09/27/2013 04:33 pm ET Updated Dec 06, 2017

Syria in 3D: Street Art in Front of UN Calls for Peace Talks

Talk of weapons, chemical or otherwise, dominated this year's UN General Assembly. World leaders are now closer to a resolution on how to manage a safe and speedy removal of Syria's chemical weapons stockpile, momentous discussions on Iran's nuclear program have moved forward and history was made on Wednesday when the U.S. joined 100 other UN member states in signing the Arms Trade Treaty.

On Syria, it seems that talk might finally turn into concrete action -- with diplomats signaling that a UN Security Council resolution backing a plan to remove the country's chemical weapons is well within reach. Progress on this resolution represents a much-needed display of unity from countries that have so far failed to overcome deep divisions to their approach on the conflict in Syria. But the removal of chemical weapons alone won't bring an end to the suffering; Syrian men, women and children are continuing to die every day -- largely through the use of conventional weapons.

Syrians need to see this unity translate into a concrete and comprehensive plan to bring the warring parties to the table for peace talks. The pressure is on.

While leaders were at the negotiating table inside the UN building, Oxfam campaigners took to the streets outside to remind them that real people, both in Syria and around the world, are waiting and watching for their leadership on Syria. Syrians are counting on them to do the right thing and prioritize a political solution that will bring an end to the conflict once and for all.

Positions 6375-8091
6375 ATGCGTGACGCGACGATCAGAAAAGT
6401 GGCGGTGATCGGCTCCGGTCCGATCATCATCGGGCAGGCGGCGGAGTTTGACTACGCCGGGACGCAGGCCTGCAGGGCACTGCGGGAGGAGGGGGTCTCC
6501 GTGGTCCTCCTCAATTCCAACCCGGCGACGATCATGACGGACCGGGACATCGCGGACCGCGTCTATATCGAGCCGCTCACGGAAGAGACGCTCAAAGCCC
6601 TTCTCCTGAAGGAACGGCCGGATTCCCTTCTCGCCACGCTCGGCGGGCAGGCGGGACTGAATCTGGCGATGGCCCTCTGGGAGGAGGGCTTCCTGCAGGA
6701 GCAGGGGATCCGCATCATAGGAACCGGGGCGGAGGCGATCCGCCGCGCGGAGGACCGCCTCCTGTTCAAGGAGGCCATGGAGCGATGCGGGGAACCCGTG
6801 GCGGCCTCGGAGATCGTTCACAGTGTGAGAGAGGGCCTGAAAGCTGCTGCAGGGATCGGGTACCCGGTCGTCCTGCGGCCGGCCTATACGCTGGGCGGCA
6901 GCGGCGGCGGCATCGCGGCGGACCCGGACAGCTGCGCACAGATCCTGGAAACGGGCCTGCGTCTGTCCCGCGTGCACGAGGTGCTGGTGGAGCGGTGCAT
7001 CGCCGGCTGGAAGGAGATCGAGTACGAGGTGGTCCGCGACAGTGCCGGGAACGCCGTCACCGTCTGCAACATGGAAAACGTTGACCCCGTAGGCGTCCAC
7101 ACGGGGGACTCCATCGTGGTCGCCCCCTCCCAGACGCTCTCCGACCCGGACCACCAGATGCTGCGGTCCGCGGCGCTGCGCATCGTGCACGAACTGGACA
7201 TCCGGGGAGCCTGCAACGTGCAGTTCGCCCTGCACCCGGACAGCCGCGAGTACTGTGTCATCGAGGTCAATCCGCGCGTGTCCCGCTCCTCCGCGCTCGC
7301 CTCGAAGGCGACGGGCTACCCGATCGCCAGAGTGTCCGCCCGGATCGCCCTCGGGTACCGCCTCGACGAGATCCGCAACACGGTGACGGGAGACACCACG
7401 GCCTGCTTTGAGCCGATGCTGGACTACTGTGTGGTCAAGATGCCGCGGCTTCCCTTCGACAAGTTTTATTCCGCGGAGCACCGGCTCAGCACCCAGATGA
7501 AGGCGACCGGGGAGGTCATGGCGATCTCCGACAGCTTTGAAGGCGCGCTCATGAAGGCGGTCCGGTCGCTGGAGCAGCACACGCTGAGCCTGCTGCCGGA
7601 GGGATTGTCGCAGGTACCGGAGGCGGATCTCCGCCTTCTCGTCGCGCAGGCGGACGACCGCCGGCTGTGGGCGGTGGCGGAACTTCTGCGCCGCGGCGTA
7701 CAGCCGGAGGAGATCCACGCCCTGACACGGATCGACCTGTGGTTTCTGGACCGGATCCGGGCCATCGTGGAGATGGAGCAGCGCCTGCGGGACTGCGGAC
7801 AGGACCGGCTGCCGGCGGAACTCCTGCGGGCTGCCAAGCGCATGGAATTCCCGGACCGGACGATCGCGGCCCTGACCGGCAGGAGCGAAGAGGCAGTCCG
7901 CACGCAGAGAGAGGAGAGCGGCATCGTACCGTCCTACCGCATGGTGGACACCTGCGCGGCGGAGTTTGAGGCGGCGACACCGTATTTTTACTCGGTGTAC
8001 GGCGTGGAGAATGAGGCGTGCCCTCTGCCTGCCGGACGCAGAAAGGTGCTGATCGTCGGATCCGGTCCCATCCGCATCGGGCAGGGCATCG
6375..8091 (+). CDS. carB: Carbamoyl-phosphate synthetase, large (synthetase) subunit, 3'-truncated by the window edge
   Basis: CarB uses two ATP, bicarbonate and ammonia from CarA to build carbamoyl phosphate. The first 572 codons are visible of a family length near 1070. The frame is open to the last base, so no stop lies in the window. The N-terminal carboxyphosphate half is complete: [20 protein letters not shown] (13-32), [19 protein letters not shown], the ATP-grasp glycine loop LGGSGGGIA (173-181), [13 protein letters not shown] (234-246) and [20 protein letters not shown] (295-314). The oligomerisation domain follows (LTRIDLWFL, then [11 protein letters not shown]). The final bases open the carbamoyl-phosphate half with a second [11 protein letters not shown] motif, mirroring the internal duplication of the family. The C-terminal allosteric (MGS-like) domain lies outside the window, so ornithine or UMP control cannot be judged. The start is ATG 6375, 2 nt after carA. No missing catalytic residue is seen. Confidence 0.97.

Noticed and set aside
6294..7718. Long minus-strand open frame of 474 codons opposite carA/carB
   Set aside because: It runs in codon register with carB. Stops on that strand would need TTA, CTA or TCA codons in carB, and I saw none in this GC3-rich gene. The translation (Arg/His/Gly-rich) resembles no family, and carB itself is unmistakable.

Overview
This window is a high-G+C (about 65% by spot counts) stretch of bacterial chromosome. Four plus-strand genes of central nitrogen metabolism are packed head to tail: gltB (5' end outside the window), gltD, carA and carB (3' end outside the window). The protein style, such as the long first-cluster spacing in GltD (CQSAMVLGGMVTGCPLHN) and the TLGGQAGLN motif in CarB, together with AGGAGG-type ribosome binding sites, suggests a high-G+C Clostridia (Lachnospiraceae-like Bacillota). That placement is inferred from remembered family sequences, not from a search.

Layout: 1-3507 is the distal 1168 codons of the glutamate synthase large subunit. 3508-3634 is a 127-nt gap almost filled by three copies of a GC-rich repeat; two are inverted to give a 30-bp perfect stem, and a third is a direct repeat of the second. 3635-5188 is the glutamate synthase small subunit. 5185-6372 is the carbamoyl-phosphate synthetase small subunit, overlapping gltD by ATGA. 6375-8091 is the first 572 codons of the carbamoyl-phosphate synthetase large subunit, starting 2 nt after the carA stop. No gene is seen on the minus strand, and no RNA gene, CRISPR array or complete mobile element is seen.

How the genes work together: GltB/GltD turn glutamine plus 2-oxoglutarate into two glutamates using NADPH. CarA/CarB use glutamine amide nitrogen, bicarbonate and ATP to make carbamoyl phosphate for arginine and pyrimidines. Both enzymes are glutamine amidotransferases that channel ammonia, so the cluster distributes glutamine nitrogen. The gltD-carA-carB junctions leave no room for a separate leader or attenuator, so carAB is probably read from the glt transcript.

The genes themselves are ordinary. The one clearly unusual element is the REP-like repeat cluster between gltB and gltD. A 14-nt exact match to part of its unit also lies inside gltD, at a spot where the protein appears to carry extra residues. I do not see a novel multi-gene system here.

The 3D painting by artist Eduardo Relero portrays Russian President Vladimir Putin (left) and US President Barack Obama (right) talking over a map of Syria whilst refugees look on. Credit: Shant Alexander

Oxfam and more than a dozen aid agencies also handed in the signatures of more than 100,000 people who signed a petition targeting Presidents Obama and Putin. In a letter sent to both presidents a group of NGOs said "We are writing to communicate the views of over 100,000 members of the public from around the world who have signed a petition calling on you to work with President Putin to make urgent progress on a Syria peace talks. Building on the recent diplomatic progress on Syria's chemical weapons, we hope that agreement can be reached at the UN General Assembly in New York this week on a clear timeline for the Geneva conference. "

Oxfam campaigners in front of the UN Building calling for peace talks. Credit: Shant Alexander

As Liqaa', the Syrian refugee who joined with Oxfam and partners to launch the petition for peace talks, said: "Our children are crying for peace, but I don't want mine to have to cry for it. We've shed enough tears and blood already. What we need is an end to the suffering. That is my dream."

When you think about Liqaa' and her newborn baby, the 2 million refugees spread across Syria's neighboring countries and the millions who have fled their homes inside Syria, you realize that the price of further delays to diplomatic progress is just too heavy to bear.

For more information on the work of Oxfam in Syria, CLICK HERE